EPA Proposes Emission Limits for Fossil Fuel-Fired Power Plants – Is Industry Up for the Challenge?
EPA Proposes Emission Limits for Fossil Fuel-Fired Power Plants – Is Industry Up for the Challenge?
by: Noah Gannon | August 16, 2023
Boyertown, Pennsylvania (August 17, 2023) – On August 8, 2023, the public comment period ended for the Environmental Protection Agency (EPA) proposed Clean Air Act emissions limits and decarbonization technology guidance for fossil fuel-fired power plants in the United States. The proposed rule considers how different Electricity Generating Units (EGUs) are used, including the resource type and load capacity, and prescribes control technologies such as Carbon Capture and Storage (CCS) and Hydrogen co-firing to reduce emissions.
Scientists estimate the proposal, if enacted, will reduce 617 million tonnes of CO2 emissions by 2042. Additionally, economists value potential associated benefits at $64-$85 billion, including health benefits, such as 1,300 avoided premature deaths and 300,000+ cases of asthma symptoms.
In anticipation of potential legal challenges, the EPA structured the current proposal within the context of the recent 2022 West Virginia vs. EPA decision in which the Supreme Court limited the EPA’s rule-making authority.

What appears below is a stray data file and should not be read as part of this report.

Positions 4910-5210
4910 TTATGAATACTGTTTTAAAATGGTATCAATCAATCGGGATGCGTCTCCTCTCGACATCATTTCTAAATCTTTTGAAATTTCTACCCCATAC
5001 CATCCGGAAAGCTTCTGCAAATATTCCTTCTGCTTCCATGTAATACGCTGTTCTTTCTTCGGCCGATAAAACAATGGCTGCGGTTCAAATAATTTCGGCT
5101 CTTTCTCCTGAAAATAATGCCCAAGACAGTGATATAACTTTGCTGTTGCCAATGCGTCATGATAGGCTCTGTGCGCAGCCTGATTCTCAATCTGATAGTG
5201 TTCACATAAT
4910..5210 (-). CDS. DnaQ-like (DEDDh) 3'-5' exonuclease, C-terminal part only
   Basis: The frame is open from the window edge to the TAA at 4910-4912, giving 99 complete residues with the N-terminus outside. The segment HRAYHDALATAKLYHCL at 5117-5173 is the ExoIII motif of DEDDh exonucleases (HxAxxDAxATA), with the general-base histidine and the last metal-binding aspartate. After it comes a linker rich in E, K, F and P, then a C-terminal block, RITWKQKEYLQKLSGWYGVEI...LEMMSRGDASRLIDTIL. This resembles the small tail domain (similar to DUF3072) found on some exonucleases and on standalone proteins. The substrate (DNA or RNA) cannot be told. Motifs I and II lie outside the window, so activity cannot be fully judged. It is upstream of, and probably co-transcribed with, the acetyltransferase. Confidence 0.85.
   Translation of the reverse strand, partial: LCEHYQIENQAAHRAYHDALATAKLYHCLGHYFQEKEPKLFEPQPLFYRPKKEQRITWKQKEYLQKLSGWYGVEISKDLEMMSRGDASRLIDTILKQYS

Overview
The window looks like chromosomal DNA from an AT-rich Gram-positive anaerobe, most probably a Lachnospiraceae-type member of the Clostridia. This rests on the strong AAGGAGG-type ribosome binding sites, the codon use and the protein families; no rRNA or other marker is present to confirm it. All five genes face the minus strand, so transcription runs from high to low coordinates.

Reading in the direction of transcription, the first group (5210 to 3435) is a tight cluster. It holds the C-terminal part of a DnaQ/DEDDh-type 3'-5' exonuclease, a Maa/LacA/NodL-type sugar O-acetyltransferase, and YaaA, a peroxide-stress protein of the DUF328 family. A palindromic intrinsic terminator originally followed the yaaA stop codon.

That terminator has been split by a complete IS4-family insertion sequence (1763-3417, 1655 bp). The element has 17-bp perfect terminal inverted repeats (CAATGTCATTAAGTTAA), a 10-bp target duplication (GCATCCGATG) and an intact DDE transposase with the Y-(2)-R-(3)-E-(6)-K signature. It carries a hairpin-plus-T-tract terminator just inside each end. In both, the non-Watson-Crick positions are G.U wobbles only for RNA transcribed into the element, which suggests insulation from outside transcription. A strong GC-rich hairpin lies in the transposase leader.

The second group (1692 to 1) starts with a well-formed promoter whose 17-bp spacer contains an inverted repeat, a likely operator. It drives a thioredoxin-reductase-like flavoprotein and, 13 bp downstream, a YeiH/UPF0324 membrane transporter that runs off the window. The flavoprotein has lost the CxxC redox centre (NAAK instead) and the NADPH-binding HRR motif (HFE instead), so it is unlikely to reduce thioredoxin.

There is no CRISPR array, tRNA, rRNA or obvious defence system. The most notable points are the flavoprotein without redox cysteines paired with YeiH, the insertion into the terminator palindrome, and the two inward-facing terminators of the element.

The proposed rule presents both challenges and opportunities for the energy industry. Challenges include extensive capital expenditure costs, limited CCS and hydrogen supply and infrastructure, a volatile regulatory climate, and a lack of regulatory frameworks to enable use and large-scale deployment of these projects.
However, CCS and low-GHG hydrogen offer asset owners the opportunity to entrench their existing infrastructure investments within the energy landscape and provide a dispatchable low-carbon energy resource to utilities looking to balance daily and seasonal renewable energy fluctuations.
Alternatively, some asset owners may consider reducing capacity to under 20% to avoid implementing any controls or under 50% to qualify as an intermediate load with less stringent standards. There will be impacts on grid reliability if a mass shutdown of gas-powered resources occurs before the buildout of batteries and other forms of energy storage.
Proposed Technology-Based Standards
The proposal consists of Technology-Based Standards designed to allow the power sector continued resource and operational flexibility, facilitate long-term planning, and consider the cost-effectiveness of emissions controls. Specifically, the proposal requires CO2 emissions control at fossil fuel-fired power plants starting in 2030 and phases in increasingly stringent CO2 control requirements over time. The proposed requirements vary by: